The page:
Oil prices slipped for a third day on Wednesday as a surge in U.S. stockpiles reinforced concerns about lackluster global economic growth, while hopes ebbed for any movement on the U.S.-China trade war.

West Texas Intermediate (WTI) crude futures CLc1 erased early gains to be down 6 cents, or 0.1%, at $55.15 a barrel by 0631 GMT, after falling more than 4% over the previous two sessions, Reuters said.

Brent crude futures LCOc1 were at $60.71 a barrel, down 20 cents, or 0.3%. Brent dropped 3.8% during the prior two sessions.

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Crude inventories in the United States, the world's biggest oil user, rose 6 million barrels in the week to November 15 to 445.9 million, data from industry group the American Petroleum Institute showed late on Tuesday.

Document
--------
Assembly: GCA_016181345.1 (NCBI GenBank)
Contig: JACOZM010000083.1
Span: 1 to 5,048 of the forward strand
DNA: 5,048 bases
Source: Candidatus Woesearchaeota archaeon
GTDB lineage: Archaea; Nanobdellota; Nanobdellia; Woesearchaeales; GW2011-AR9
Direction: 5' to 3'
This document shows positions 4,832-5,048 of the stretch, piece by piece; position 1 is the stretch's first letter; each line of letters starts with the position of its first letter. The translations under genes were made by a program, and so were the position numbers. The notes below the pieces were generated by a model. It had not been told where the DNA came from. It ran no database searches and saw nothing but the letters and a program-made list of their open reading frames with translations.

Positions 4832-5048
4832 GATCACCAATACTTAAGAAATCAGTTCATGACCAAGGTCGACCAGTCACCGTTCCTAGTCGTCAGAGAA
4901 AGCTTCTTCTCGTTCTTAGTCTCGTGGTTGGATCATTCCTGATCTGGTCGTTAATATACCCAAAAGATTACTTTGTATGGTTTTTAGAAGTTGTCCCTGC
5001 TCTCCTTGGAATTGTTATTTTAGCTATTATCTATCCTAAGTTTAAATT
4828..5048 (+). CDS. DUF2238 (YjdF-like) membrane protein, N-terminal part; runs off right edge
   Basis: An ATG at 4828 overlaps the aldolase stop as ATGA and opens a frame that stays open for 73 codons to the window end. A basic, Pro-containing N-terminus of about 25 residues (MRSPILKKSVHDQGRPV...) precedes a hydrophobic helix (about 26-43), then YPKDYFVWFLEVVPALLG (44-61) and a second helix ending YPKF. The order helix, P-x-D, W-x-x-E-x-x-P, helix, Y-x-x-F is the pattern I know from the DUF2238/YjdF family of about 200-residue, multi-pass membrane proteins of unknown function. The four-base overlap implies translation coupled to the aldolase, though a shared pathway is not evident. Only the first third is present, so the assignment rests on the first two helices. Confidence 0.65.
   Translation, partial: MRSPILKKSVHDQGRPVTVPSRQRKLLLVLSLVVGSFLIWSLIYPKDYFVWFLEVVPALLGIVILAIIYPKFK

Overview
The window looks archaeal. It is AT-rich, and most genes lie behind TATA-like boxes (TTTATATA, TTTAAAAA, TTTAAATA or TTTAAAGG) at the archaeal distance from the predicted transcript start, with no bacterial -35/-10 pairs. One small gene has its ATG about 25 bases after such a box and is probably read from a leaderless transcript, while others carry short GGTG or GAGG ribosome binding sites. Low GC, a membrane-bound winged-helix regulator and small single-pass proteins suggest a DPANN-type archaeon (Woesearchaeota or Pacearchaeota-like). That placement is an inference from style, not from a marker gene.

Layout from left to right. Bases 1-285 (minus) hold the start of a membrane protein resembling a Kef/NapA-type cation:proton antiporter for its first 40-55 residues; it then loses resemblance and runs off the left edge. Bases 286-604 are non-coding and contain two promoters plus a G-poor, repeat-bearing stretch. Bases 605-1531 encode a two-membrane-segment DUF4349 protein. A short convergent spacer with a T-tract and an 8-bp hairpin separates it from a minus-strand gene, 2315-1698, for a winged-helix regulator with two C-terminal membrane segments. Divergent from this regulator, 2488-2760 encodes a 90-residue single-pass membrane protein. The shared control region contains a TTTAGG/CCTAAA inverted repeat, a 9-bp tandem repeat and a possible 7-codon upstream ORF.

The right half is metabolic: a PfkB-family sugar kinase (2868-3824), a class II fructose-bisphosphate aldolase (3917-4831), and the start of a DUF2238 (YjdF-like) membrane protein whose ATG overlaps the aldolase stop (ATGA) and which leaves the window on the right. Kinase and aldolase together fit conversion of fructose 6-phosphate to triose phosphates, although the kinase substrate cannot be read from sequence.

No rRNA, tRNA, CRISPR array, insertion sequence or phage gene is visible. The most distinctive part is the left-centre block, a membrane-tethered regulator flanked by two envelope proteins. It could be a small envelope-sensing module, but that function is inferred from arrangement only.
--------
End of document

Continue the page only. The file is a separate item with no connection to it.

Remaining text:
The increase added to concerns about crude oversupply after Reuters reported that Russia, the world's second-biggest producer, was unlikely to back deepening output cuts when the Organization of the Petroleum Exporting Countries (OPEC) meets in Vienna on December 5-6.

Russia and other oil producers have agreed with OPEC to cut 1.2 million barrels per day of output through March to bolster prices, a producer group known as OPEC+.

Official U.S. government inventory data from the Energy Information Administration is due at 10:30 a.m. EST on Wednesday.

U.S. crude demand has slowed during a protracted trade war with China. Hopes for an end to the dispute in the signing of a so-called Phase 1 agreement between the sides has dimmed amid disagreements over the removal of tariffs.